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Southern Plains farmers start seeding cotton

Cotton planting, with the recent rains across the Southern Plains, has begun, says J. C. Banks, Oklahoma State University Extension state cotton specialist.

“Recent rainfall through most of our cotton producing area has helped get the soil ready for planting. As soon as it dries up this week, planters should be running.

“Soil temperatures the first of May were borderline cool, so those who waited should have a better chance of establishing the crop without replanting.

“Hopefully, weeds have been controlled in both conventional and no-till areas and the soil conditions will be ready. If weeds are present, it is much better to control them with an herbicide than tillage at this time.”

Banks says if growers must till, they should do so as shallow as possible to decrease moisture loss. “Deep or moderately deep tillage will allow the soil to dry down to tillage depth, and we can't be assured we will have another rain next week to provide planting moisture.”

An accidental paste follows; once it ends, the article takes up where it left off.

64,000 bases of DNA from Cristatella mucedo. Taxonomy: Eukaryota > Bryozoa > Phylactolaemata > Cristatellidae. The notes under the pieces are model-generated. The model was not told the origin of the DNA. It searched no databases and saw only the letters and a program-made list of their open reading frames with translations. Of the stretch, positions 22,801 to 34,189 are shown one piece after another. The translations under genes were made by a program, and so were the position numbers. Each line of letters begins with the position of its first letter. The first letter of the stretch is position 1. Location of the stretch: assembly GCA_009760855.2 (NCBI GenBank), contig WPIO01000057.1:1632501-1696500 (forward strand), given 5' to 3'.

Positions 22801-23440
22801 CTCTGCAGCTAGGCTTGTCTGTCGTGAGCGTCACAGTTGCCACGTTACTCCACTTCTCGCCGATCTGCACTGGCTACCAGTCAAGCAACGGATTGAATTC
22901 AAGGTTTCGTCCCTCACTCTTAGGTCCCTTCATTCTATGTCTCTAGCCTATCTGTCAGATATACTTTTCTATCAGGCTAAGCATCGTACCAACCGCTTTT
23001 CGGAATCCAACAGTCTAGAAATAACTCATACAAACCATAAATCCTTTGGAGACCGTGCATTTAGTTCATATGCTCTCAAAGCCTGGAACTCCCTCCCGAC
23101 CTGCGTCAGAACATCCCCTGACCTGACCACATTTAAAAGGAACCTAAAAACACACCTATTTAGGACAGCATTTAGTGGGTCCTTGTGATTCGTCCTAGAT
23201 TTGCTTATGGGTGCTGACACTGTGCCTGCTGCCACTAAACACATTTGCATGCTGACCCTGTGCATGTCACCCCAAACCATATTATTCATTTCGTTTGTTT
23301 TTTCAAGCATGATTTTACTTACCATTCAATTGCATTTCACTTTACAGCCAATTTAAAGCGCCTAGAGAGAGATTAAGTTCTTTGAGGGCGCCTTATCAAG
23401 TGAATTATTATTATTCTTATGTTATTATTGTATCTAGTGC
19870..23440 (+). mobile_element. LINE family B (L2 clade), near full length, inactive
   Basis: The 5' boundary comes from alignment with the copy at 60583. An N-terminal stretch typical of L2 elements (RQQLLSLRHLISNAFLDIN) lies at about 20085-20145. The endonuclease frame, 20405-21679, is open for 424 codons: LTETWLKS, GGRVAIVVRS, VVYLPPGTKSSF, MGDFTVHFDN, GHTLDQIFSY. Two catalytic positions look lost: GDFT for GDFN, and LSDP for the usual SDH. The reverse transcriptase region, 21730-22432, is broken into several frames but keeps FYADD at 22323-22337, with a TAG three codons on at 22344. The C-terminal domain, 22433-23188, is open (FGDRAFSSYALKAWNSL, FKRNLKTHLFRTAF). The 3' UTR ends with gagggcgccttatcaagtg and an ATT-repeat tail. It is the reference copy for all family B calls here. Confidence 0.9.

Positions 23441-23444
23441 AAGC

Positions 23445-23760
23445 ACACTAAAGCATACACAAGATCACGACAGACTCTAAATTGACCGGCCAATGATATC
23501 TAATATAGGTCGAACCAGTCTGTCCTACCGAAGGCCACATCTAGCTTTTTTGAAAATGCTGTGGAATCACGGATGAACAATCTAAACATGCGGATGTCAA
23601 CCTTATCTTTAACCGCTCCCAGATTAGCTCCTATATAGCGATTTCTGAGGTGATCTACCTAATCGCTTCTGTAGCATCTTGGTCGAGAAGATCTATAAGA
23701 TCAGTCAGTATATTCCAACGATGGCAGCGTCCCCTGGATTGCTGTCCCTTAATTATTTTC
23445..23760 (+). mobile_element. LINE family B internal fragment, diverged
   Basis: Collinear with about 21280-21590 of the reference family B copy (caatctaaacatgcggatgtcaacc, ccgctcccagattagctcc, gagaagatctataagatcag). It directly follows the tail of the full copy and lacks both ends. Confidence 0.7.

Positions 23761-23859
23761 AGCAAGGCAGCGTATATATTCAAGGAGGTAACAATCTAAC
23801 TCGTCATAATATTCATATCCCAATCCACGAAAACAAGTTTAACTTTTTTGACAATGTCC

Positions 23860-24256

He urges growers to have planters ready before they go to the field.

“Some common areas that cause problems at planting are furrow opening disks that have a gap at the bottom, seed tubes that are clogged by soil, spider webs or wasp nests that obstruct seed tubes, uneven tire pressures on gauge wheels, incorrect vacuum settings, and locked up or tight bearings.

“These are much easier to check at your leisure in the shop than when you are in a rush to get seed in the ground.

He says seeding rate is more important than ever.

“Cottonseed is one of the highest-priced inputs so it is important to get the right number of seed per acre. Varying seed size for each variety and the cost of seed make it important to calibrate planters for number of seeds per acre instead of number of pounds per seed per acre.

“Normally on irrigated soils, we recommend 40,000 to 55,000 seed per acre and in dryland production, we recommend 30,000 to 40,000 seed per acre. These populations are for any row spacing, but on 40-inch rows, it calculates to about 2.5 to 3 seed per foot on dryland and 3 to 4.2 seed per foot on irrigated production,” Banks says.

“Ideally, the seed should be pressed into undisturbed soil about one inch deep and covered with moist soil.”

(Talkin' Cotton is produced by NTOK Cotton, a cotton industry partnership, which supports and encourages cotton production in North Texas, Oklahoma and Kansas. For more information on the cotton scene, see and For questions and comments on Talkin' Cotton, contact [email protected].)

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